Show Volunteers at Midwest Old Threshers

For the thousands who attend antique farm equipment shows each summer, it's all about fun. But for a show volunteer, it's a good deal closer to work.

| September 2006

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    Horses and a vintage steamer are used alternately to power the sorghum press. The juice extracted from sweet sorghum cane is cooked down to a dark, thick syrup by the Heaton family.
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    Ted Hunter has as much fun watching spectators as he does operating this 1937 Northwest quarry shovel.
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    Volunteers passing the torch to a new generation: Guided tractor rides are a hit with small fry.
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    For the Heaton family, cooking sorghum at the Midwest Old Threshers Reunion is a longstanding family tradition. Left to right: Bob Heaton, his sister, Nancy Heaton; nephews Clint and Ryan Welch, and Bob and Nancy's sister, Betty Jo Kennedy. Bob began operating a steam engine at the show when he was 12; Nancy's first visit to Mt. Pleasant came when she was 5 days old.
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    Alice Rohrssen, an operator at the Midwest Old Threshers Reunion steam power house, with a unit produced by Vilter Mfg. Co., Milwaukee. "This was used to pump ammonia," she says. "It ran continually from 1908 to the 1950s, when it was retired, and never failed once."
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    The Midwest Electric Railway at Mt. Pleasant, Iowa, carries significant commuter traffic from campgrounds to the show, but also ferries visitors from the show to the Log Village, a rustic frontier exhibit at the far end of the show grounds.
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    Ted Hunter has near complete responsibility for a 1937 Northwest Quarry Shovel at Mt. Pleasant.
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    Bob Gael is one of 100 volunteers who keep the Midwest Electric Railway running. Volunteers in that program come from Maine, Massachusetts, Virginia, Iowa, Illinois, Missouri, Wisconsin, Tennessee, Texas and Colorado. "It really is a reunion," Bob muses. "These people are a family."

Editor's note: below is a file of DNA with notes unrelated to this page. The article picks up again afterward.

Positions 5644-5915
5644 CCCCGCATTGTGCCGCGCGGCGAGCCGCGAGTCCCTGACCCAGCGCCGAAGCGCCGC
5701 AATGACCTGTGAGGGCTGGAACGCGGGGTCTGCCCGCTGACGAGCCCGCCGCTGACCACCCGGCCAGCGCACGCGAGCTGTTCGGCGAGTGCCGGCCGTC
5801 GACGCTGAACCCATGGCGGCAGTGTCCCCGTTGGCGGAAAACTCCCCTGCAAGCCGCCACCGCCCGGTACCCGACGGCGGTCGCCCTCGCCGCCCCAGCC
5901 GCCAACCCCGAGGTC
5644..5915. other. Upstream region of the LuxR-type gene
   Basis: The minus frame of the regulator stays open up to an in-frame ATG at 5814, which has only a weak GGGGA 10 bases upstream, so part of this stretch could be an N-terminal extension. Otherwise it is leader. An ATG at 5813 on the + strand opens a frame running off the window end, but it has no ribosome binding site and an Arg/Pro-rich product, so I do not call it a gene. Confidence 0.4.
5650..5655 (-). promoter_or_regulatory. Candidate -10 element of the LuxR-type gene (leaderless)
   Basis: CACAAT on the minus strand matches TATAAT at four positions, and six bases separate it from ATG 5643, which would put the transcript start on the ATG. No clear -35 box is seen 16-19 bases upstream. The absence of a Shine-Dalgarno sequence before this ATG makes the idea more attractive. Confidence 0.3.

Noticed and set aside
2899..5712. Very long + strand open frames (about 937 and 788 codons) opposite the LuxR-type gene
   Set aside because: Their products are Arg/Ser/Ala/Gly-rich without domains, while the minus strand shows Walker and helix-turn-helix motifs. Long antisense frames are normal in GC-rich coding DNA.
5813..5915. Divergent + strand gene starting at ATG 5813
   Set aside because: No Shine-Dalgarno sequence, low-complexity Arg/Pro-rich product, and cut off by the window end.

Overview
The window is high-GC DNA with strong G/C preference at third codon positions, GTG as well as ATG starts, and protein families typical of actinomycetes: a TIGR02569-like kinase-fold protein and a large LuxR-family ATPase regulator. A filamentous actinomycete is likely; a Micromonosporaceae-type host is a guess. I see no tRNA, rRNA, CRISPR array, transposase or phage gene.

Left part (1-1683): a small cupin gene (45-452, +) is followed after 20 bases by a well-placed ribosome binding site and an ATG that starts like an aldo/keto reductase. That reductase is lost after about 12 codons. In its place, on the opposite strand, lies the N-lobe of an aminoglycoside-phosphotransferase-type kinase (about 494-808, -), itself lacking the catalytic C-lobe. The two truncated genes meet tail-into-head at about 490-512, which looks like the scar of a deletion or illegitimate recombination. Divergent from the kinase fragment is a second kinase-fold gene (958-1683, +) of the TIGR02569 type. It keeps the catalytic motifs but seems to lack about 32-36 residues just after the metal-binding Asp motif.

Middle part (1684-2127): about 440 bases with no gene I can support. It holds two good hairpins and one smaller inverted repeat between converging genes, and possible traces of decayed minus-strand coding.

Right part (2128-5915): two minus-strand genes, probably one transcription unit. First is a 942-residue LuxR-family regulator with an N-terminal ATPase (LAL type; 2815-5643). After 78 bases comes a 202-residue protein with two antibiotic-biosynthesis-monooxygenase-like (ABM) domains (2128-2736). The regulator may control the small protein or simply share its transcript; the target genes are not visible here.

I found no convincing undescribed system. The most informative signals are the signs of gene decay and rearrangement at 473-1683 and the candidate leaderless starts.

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For the thousands who attend antique farm equipment shows each summer, it's all about fun. But for a show volunteer, it's a good deal closer to work.

The Midwest Old Threshers Reunion in Mt. Pleasant, Iowa, is a classic example. A small army of volunteers take tickets, man equipment, operate transportation systems, direct traffic, answer questions, sell buttons and manage exhibits. Working in weather that can range from typhoon to inferno, volunteers put in long hours to make the show a success. For the workers, it's no small irony that the show ends on Labor Day. But there's also no mistaking that – for the dedicated volunteer – working at a show is a labor of love.

Living a legacy

Alice Rohrssen is a woman of diverse interests: woodworking, silversmithing, pottery – and antique stationary steam engines. At the 2005 Old Threshers Reunion, the Marengo, Iowa, woman worked a regular shift as an operator at the steam powerhouse. Keeping a watchful eye on a 1908 Vilter originally used to pump ammonia, she traced the route that brought her to Mt. Pleasant.

"My grandmother was the first woman to study mechanical engineering at Iowa State," she notes with pride. "My grandfather also studied engineering there, and my dad was involved in historic preservation. When I come here, I get to play with the engines, but I don't have to buy one and store it. At the same time, I feel like I'm helping keep a piece of Americana alive."



As a steam operator, Alice knows she' a bit unique at Mt. Pleasant ("There are other women volunteers, but they don't tend to work on machinery"), but she doesn't give it much thought. Mostly, she's busy answering visitors' questions and manning the engine. She participates in workdays before the reunion, welcomes opportunities to tear into a piece of equipment and relishes the relationships she's made. "I wouldn't miss this for the world," she says. "It's a great bunch of people here, and I get to play with big boy toys and get out of the house. It's just fun."

Running the quarry shovel

"What is today? Saturday?"